IMPORTANCE: At the start of the coronavirus disease 2019 pandemic, medications repurposed for management of coronavirus disease 2019 were used in the absence of clinical trial evidence. OBJECTIVES: To describe the variation and evolution in use of repurposed medications for coronavirus disease 2019. DESIGN SETTING AND PARTICIPANTS: Observational cohort study of adults hospitalized with coronavirus disease 2019 between February 15, 2020, and April 12, 2021, across 76 United States and international hospitals within the Society of Critical Care Medicine's Discovery Viral Infection and Respiratory Illness Universal Study coronavirus disease 2019 registry. MAIN OUTCOMES AND MEASURES: Hospital variation was quantified using multivariable adjusted random effects logistic regression models and unsupervised clustering. Repurposed medications included antivirals, corticosteroids, hydroxychloroquine, immunomodulators, and therapeutic dose anticoagulants. RESULTS: Among 7,069 adults hospitalized with coronavirus disease 2019, 1,979 (28%) received antivirals, 2,876 (41%) received corticosteroids, 1,779 (25%) received hydroxychloroquine, 620 (9%) received immunomodulators, and 2,154 (31%) received therapeutic dose anticoagulants. Contribution of hospital site to risk-adjusted variation was 46% for antivirals, 30% for corticosteroids, 48% for hydroxychloroquine, 46% for immunomodulators, and 52% for therapeutic dose anticoagulants. Compared with the early pandemic, the later pandemic practice phenotypes converged with increased use of antivirals (odds ratio, 3.14; 95% CI, 2.40-4.10) and corticosteroids (odds ratio, 5.43; 95% CI, 4.23-6.97), with decreased use of hydroxychloroquine (odds ratio, 0.02; 95% CI, 0.01-0.04) and immunomodulators (odds ratio, 0.49; 95% CI, 0.34-0.70). There was no clinically significant change in the use of therapeutic dose anticoagulants (odds ratio, 1.01; 95% CI, 1.01-1.02). There were no differences in risk-adjusted mortality between hospitals with high rates of repurposed medication use compared with hospitals with low rates of use. CONCLUSIONS AND RELEVANCE: Hospital variation in the use of repurposed medications varied widely across hospitals early in the pandemic and later converged with the emergence of randomized clinical trials. Platforms developed for rapid activation and enrollment in clinical trials of repurposed medications are needed prior to the next pandemic to expedite effective, evidence-based practice.

12.
Eur J Med Res ; 26(1): 117, 2021 Oct 02.
Article in English | MEDLINE | ID: covidwho-1448444

ABSTRACT

BACKGROUND: Interleukin-6 receptor antagonists (IL-6RAs) and steroids are emerging immunomodulatory therapies for severe and critical coronavirus disease (COVID-19). In this preliminary report, we aim to describe the epidemiology, clinical characteristics, and outcomes of adult critically ill COVID-19 patients, requiring invasive mechanical ventilation (iMV), and receiving IL-6RA and steroids therapy over the last 11 months. MATERIALS AND METHODS: International, multicenter, cohort study derived from Viral Infection and Respiratory Illness University Study registry and conducted through Discovery Network, Society of Critical Care Medicine. Data were collected between March 01, 2020, and January 10, 2021. RESULTS: Of 860 patients who met eligibility criteria, 589 received steroids, 170 IL-6RAs, and 101 combinations. Patients who received IL-6RAs were younger (median age of 57.5 years vs. 61.1 and 61.8 years in the steroids and combination groups, respectively). The median C-reactive protein level was > 75 mg/L, indicating a hyperinflammatory phenotype. The median daily steroid dose was 7.5 mg dexamethasone or equivalent (interquartile range: 6-14 mg); 80.8% and 19.2% received low-dose and high-dose steroids, respectively. Of the patients who received IL-6RAs, the majority received one dose of tocilizumab and sarilumab (dose range of 600-800 mg for tocilizumab and 200-400 mg for sarilumab). Regarding the timing of administration, we observed that steroid and IL-6RA administration on day 0 of ICU admission was only 55.6% and 39.5%, respectively. By day 28, when compared with steroid use alone, IL-6RA use was associated with an adjusted incidence rate ratio (aIRR) of 1.12 (95% confidence interval [CI] 0.88, 1.4) for ventilator-free days, while combination therapy was associated with an aIRR of 0.83 (95% CI 0.6, 1.14). IL-6RA use was associated with an adjusted odds ratio (aOR) of 0.68 (95% CI 0.44, 1.07) for the 28-day mortality rate, while combination therapy was associated with an aOR of 1.07 (95% CI 0.67, 1.70). Liver dysfunction was higher in IL-6RA group (p = 0.04), while the bacteremia rate did not differ among groups. CONCLUSIONS: Discordance was observed between the registry utilization patterns (i.e., timing of steroids and IL-6RA administration) and new evidence from the recent randomized controlled trials and guideline recommendations. These data will help us to identify areas of improvement in prescribing patterns and enhance our understanding of IL-6RA safety with different steroid regimens. Further studies are needed to evaluate the drivers of hospital-level variation and their impact on clinical outcomes. Trial registration ClinicalTrials.gov: NCT04486521. Registered on July 2020.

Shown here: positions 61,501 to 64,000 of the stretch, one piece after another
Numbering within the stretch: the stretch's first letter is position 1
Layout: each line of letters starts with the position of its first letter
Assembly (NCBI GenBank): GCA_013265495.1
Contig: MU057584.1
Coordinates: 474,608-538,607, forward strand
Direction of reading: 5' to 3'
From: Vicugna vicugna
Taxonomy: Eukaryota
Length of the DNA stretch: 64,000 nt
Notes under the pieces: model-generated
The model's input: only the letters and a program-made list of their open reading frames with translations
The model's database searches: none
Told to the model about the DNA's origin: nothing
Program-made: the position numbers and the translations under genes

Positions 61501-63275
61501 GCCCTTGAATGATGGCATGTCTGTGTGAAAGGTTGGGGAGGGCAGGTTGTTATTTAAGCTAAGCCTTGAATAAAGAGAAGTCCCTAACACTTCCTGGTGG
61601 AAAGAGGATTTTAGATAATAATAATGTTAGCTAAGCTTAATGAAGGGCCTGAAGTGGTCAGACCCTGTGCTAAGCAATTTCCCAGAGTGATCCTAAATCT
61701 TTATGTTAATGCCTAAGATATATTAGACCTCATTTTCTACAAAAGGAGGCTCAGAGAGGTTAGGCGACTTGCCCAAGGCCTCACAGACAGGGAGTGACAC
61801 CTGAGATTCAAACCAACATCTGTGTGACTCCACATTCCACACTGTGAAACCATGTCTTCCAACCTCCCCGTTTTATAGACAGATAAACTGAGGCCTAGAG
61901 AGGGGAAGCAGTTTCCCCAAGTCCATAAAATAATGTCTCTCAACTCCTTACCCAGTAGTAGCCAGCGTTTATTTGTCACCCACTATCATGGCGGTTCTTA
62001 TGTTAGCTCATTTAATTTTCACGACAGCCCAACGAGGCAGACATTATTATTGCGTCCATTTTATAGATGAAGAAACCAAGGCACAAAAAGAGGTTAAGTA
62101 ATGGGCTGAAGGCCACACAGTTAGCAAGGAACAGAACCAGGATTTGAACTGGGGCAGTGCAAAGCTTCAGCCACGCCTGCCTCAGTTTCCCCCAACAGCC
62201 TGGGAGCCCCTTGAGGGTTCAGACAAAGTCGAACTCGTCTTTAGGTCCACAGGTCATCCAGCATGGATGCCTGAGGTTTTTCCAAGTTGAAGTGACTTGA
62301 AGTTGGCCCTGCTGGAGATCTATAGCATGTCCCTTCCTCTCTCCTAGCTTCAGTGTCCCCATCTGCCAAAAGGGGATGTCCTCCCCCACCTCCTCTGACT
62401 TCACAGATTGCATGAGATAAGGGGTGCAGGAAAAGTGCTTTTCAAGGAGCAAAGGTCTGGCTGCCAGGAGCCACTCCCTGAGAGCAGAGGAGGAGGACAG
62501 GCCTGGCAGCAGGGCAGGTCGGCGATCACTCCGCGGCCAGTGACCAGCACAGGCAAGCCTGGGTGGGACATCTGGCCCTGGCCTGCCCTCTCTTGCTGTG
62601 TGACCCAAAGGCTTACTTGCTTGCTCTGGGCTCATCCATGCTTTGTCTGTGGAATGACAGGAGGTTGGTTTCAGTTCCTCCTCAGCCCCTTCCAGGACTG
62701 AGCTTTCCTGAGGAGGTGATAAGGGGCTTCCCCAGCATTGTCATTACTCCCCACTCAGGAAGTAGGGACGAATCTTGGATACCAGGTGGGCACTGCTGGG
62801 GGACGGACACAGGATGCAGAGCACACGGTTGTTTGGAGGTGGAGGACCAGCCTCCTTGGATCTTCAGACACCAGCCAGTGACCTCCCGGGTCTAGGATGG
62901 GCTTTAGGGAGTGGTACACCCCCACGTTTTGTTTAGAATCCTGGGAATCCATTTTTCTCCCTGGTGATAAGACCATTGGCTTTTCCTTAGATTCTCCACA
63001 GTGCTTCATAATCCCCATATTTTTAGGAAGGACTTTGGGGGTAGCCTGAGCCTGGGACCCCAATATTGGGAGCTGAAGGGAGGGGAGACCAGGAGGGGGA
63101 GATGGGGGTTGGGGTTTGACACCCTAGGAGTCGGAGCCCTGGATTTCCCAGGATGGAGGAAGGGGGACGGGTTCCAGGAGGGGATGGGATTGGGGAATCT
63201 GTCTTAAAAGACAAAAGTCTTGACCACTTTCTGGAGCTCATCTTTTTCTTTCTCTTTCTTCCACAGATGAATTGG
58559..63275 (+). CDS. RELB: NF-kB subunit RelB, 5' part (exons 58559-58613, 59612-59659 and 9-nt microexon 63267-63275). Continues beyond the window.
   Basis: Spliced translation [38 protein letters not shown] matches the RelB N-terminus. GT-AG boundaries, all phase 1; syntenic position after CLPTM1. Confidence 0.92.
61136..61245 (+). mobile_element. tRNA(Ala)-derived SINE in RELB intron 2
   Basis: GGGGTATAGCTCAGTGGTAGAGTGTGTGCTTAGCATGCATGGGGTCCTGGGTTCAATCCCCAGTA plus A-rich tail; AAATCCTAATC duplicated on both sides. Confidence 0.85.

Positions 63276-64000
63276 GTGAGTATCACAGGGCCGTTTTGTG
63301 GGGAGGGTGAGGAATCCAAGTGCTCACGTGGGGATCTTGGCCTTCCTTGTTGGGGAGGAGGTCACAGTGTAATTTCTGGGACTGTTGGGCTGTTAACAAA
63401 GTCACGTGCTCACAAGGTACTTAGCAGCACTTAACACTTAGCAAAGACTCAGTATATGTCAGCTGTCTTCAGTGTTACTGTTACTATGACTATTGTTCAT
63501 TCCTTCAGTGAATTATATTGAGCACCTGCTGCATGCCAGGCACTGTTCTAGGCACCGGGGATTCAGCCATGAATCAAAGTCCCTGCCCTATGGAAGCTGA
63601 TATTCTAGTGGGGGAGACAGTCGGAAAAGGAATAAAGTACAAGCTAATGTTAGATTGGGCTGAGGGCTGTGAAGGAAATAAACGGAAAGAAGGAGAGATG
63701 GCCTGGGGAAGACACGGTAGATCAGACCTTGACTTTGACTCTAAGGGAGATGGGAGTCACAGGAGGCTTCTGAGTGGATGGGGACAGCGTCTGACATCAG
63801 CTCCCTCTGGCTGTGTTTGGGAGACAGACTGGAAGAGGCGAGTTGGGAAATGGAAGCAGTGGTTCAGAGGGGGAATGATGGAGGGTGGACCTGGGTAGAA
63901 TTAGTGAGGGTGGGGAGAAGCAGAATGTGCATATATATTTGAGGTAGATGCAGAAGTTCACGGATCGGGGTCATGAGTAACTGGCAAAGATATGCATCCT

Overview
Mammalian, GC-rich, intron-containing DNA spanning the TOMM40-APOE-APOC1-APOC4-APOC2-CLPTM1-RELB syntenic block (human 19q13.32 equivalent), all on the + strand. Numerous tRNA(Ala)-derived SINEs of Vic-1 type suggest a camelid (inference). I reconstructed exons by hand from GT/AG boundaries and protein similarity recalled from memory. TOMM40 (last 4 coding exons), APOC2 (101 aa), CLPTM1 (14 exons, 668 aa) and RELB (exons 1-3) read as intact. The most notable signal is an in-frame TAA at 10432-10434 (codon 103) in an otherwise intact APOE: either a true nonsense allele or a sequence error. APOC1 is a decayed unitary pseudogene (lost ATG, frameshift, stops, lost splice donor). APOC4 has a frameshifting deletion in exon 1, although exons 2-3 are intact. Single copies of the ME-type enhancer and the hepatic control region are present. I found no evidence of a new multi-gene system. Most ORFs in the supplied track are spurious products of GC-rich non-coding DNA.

Subject(s)
Adrenal Cortex Hormones/therapeutic use , COVID-19/complications , Receptors, Interleukin-6/antagonists & inhibitors , Registries/statistics & numerical data , Respiration, Artificial/methods , Respiratory Insufficiency/mortality , SARS-CoV-2/isolation & purification , Adolescent , Adult , Aged , Aged, 80 and over , Critical Illness , Female , Follow-Up Studies , Humans , International Agencies , Male , Middle Aged , Prognosis , Respiratory Insufficiency/epidemiology , Respiratory Insufficiency/therapy , Respiratory Insufficiency/virology , Survival Rate , Young Adult
13.
Crit Care Explor ; 3(8): e0514, 2021 Aug.
Article in English | MEDLINE | ID: covidwho-1393343

ABSTRACT